This contains the unexpected finding that the characteristic powder properties in the case of these TFE polymers can be established within a brief interval of time at the start of the polymerization process. This enables the average particle diameter to be controlled within a very wide range as a function of the arithmetical concentration of PAVE in the initial phase of the polymerization. Relatively small changes in the concentration within the concentration range from 0.1 to about 0.45% by volume result in large changes in the average particle diameter, whereas comparatively large changes in the concentration within the concentration range above 0.45% by volume up to 1.0% by volume only cause small changes in the average particle diameter. These relationships between the arithmetical concentration of PAVE and the average particle diameter of the raw polymer powder apply irrespective of whether the change in the concentration is brought about via the TFE pressure, the quantity of PAVE employed at the start of the polymerization or by the alteration in the size of the free gas space. It was also surprising that it was found that other fluoroolefins which are known as modifying agents, such as hexafluoropropylene and chlorotrifluoroethylene, do no show this effect.

Products having a rounder and finer grain, compared with powders of unmodified suspension polymers of TFE are admittedly obtained by employing perfluoropropyl vinyl ether in accordance with the process described in British Patent Specification No. 1,116,210. However, it had to be accepted that, as the amount of perfluoropropyl vinyl ether incorporated into the product increases, the average particle diameter and the bulk density of the powder necessarily fall off to such an extent that products having an unsatisfactory powder flow index are formed. On the other hand, the process according to the invention makes it possible to control the powder properties in spite of a gross content of modifying agent in the total polymer which is within the same range.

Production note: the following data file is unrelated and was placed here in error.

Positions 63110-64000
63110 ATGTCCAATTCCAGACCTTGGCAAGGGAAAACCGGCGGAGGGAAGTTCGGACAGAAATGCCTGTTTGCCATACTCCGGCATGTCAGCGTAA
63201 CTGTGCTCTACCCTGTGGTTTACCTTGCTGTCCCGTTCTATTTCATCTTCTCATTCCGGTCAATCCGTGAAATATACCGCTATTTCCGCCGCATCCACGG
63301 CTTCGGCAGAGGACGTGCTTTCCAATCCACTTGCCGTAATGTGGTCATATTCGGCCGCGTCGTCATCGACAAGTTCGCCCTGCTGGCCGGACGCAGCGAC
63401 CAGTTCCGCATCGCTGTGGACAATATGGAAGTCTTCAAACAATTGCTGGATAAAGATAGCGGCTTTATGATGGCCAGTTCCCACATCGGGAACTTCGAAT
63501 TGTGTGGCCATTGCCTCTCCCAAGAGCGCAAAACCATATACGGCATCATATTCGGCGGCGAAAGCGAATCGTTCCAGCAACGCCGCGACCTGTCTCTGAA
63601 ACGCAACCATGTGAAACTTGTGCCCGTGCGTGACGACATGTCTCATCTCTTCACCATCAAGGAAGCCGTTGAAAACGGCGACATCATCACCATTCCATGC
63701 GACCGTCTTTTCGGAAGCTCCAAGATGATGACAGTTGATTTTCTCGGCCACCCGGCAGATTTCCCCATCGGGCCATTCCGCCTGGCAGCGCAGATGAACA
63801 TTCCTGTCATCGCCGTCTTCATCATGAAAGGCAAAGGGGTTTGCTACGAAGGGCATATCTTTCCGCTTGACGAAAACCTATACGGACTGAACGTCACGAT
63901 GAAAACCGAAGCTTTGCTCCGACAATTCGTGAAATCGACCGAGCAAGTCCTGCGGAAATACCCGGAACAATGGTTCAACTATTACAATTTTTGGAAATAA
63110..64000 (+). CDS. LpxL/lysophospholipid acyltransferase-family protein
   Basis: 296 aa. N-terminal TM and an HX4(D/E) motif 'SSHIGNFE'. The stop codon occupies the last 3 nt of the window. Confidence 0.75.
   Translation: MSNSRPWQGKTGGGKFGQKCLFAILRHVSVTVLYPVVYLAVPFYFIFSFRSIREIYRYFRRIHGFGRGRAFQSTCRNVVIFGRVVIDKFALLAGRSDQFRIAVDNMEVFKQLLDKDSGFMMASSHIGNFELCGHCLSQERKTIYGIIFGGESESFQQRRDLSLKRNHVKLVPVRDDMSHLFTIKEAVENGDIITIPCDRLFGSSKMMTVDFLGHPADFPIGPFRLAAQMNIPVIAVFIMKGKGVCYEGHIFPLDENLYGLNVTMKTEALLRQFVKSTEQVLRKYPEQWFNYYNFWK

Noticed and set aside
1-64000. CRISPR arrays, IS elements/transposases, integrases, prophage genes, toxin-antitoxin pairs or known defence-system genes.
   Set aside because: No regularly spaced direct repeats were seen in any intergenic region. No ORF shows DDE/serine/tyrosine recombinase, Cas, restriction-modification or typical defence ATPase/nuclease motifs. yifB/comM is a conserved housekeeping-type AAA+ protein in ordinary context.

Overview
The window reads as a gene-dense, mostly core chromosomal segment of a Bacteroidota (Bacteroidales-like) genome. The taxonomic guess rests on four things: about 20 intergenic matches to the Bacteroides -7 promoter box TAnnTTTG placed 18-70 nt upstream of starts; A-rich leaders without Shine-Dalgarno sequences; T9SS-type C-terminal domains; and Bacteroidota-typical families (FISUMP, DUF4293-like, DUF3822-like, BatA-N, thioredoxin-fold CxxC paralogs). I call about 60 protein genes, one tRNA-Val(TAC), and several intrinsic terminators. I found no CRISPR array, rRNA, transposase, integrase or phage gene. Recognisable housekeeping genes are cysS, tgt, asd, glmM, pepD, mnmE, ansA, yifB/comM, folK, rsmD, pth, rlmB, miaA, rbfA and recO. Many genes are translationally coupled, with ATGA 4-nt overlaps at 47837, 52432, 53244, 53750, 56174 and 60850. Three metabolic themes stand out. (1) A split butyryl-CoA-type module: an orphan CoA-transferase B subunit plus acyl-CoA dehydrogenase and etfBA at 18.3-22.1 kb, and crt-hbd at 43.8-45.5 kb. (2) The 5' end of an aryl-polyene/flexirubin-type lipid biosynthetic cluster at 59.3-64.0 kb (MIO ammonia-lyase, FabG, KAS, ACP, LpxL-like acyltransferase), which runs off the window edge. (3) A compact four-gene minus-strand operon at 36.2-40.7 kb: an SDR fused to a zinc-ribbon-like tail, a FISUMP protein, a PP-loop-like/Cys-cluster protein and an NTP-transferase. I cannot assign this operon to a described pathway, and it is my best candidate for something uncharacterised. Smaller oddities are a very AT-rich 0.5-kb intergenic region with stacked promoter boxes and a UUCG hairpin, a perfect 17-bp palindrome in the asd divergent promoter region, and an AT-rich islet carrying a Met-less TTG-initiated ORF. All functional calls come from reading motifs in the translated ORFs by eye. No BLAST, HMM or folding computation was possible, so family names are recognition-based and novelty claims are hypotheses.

Within the scope of this invention, the arithmetical concentration of PAVE in the mixture of monomers containing TFE in the gas phase is understood to mean the concentration which is set up for a known free gas space in the polymerization vessel as a result of introducing specific quantities of gaseous PAVE and TFE, expressed in percent by volume of PAVE in the total mixture of monomers, it being assumed that both monomers behave as ideal gases and are completely vaporized, and neglecting their solubilities in the aqueous medium. If the effective values of the concentration set up in the gas space are determined analytically, for example by analysis by gas chromatography, the values turn out to be slightly lower that the arithmetically calculated concentration values.

The concentration of gaseous PAVE in the TFE in the initial phase of the polymerization can be adjusted in various ways for a total quantity of PAVE, defined above, which is fixed by the desired degree of incorporation:

by choosing the quantity of water employed for the polymerization and thus choosing the volume of the free gas space in the polymerization reactor for a given pressure of TFE and a given quantity of PAVE,

by choosing the pressure of TFE for a given quantity of PAVE and a given volume of the gas space, and

by subdividing the total quantity of PAVE required for incorporation in the total polymer, if this total quantity, for a given volume of gas space and given pressure of TFE, is greater than that corresponding to the initial concentration required.

Certain limits are set, for economic reasons, to the extent to which the concentration can be adjusted by varying the free gas space present in the reactor. As a rule, it is desirable to maintain a small free gas space and a large volume filled with water, in order thereby to achieve as good utilization as possible of the available reactor volume. The ratio of free gas space to the space filled with the aqueous polymerization medium in the polymerization reactor can, in general, be varied within the range from 0.2 to 1, preferably 0.3 to 0.5.

At a specific quantity of PAVE, determined by the desired incorporation of the latter in the total polymer, and at a predetermined free gas space in the polymerization reactor, the concentration of PAVE in the initial phase of the polymerization can be varied by choosing a suitable pressure of TFE.

The TFE pressure selected must be such that the total pressure resulting therefrom, together with that of the PAVE, lies within the range between the limits for this second essential reaction parameter. This total polymerization pressure should be within the range from 5 to 11 bars, preferably 7 to 10 bars. This relatively low pressure range constitutes a further essential criterion of the process according to the invention, and its effect on the resulting properties of the suspension polymer would not have been expected.

Finally, the total quantity of PAVE to be added can be subdivided into two partial quantities if the total quantity of PAVE determined by the desired incorporation thereof is greater than the quantity added by means of the initial concentration, this being effected as follows: